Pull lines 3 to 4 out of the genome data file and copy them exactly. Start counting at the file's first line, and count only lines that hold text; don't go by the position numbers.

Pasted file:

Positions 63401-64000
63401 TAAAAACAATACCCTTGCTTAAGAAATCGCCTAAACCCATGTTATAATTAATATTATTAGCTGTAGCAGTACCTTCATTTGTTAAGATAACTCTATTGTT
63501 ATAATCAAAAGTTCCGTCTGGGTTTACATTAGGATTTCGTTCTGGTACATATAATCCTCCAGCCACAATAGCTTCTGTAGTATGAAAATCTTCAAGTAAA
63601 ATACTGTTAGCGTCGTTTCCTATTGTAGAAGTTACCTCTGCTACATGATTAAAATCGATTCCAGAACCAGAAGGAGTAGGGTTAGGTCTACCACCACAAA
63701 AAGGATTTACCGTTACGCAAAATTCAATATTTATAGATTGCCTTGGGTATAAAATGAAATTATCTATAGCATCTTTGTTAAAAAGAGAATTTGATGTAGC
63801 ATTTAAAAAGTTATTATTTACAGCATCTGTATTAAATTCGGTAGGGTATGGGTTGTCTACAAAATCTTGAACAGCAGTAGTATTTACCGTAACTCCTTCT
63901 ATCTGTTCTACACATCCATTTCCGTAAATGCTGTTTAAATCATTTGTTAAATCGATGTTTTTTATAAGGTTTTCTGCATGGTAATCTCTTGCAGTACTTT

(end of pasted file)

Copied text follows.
63501 ATAATCAAAAGTTCCGTCTGGGTTTACATTAGGATTTCGTTCTGGTACATATAATCCTCCAGCCACAATAGCTTCTGTAGTATGAAAATCTTCAAGTAAA
63601 ATACTGTTAGCGTCGTTTCCTATTGTAGAAGTTACCTCTGCTACATGATTAAAATCGATTCCAGAACCAGAAGGAGTAGGGTTAGGTCTACCACCACAAA